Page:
• Toni says:

            I teach kindergarten and some things just don’t work for some people. I use a seven color clip chart that allows kids to clip up for good behavior as well as down. I believe kids live in a fairy tale world where they are rewarded for everything and they MUST have consequences. Unlike home, where children are the only one and parents frequently give their children whatever they want to avoid conflict, the classroom teacher doesn’t have that luxury. Not only do they have to make sure kids master content, but that ALL kids have the opportunity to learn. I tell kids up front about consequences, there is no guess work and everything is consistent. They are young and they must learn. Positive reinforcement is a must as well. Now, I do think all kids should have the opportunity to be successful and may need an alternate behavior plan to focus on individual needs though. Teacher simply must be prevention minded.

          • Sally says:

            I just love the thought that the students can “clip up”! Love those positive ideas!

          • Katie says:

            This article is a ‘pet-peeve’ of mine and I agree 110% with getting rid of the Signal light or any other form of negative identification. I am a Child Development Professor and we do NOT teach this approach for children who are seeking attention. What we have also seen is the parents arriving at school and immediately they look at the RED-YELLOW and GREEN chart and in front of everyone they will tell the child some ‘threat’ similar to ….. “just wait until you get home” …..! Is that what you are teaching? You have already punished that child ‘all day’ in the classroom – embarrassed that child in front of peers and visitors – and now the child is going home to more punishment. Young children are “learning” every day. Positive guidance and “redirection” will help. If ‘Johnny’ is a “physical” child – be sure you provide more physical activities where he will run and jump and play instead of hit people. I could go on but this whole concept breaks my heart because too many of our teachers are relying on the Red-Yellow-Green approach or “stickers”. Everyone knows “Johnny” is the bad kid because on Friday he only has 2 stickers and the others in class have a zillion stickers. It is the same. More disappointment and rejection. I agree with the child when he says – “why should I behave now – I already have a red tag and I am already in trouble at school and home – so why bother”. Take down those charts today and YOU need to “LEARN” to be a better teacher. Read up on “positive guidance” and “redirection” techniques. In my opinion – the teachers who use this approach should get a “RED tag” every time the child does, because they have ‘failed” to teach that child the many many many ways to make “positive choices” !!!!!! Sorry to rant but this hit a nerve with me!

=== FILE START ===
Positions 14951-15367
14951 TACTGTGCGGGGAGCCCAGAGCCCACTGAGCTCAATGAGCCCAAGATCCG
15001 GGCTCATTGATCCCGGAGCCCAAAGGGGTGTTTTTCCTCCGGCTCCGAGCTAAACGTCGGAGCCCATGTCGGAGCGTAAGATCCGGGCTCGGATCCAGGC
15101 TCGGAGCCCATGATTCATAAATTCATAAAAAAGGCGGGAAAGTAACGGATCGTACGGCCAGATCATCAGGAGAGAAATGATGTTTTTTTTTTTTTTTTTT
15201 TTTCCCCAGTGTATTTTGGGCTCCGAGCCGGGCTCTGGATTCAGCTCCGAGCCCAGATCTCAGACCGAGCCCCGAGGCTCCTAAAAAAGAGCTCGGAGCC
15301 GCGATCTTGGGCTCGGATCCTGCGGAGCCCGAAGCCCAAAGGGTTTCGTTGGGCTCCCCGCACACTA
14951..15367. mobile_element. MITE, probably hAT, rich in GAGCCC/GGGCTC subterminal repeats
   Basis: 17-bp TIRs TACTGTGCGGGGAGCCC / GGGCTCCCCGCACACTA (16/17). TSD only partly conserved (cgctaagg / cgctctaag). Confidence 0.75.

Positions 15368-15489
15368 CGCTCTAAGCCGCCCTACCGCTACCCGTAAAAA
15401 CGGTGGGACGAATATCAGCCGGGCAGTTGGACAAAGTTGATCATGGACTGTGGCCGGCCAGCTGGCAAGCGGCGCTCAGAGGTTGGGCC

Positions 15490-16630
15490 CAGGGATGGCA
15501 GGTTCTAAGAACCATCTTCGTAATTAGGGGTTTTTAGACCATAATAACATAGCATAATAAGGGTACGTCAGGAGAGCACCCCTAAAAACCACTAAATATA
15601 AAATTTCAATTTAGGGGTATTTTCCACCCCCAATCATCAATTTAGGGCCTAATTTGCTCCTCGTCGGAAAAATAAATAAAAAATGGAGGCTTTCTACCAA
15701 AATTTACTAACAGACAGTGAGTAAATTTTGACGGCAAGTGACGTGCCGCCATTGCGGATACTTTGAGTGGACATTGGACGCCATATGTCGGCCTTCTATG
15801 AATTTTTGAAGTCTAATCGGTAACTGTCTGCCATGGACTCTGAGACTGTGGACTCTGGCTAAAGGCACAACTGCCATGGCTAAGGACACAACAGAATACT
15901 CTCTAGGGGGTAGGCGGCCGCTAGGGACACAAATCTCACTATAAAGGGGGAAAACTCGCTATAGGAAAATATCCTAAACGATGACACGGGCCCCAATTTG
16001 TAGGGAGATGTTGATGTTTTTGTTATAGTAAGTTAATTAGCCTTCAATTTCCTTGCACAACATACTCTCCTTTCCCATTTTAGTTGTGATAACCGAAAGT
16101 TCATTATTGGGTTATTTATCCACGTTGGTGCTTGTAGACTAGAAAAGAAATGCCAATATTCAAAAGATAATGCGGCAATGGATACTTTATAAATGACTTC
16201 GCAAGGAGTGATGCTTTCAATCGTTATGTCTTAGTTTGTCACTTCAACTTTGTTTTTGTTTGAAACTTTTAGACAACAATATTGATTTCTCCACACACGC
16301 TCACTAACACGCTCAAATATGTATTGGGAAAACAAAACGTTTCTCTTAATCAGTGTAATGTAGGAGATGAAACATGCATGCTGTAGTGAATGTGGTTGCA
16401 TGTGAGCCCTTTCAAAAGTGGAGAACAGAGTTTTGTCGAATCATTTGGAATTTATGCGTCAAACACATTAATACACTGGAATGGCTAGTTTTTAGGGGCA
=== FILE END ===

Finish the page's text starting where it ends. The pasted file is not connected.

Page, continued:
4. I think this could translate to a home setting. Sometimes children need visuals – the key to me would be letting your daughter create the kangaroo and safe pocket OR even brainstorm together what animal or symbol to use. Instead of posting a star – just use your fingers to name the five life skills. Simplify it. Let me know if you do try it at home. I’d love to know how it goes.

    • I am trying this today and I think we are going to use teddy bears. my son is 4 and has a little attitude and talks back a lot. wish me luck

  5. Fawn W says:

    I would LOVE to use this in my kindergarten classroom. Probably not this school year, but next year for sure.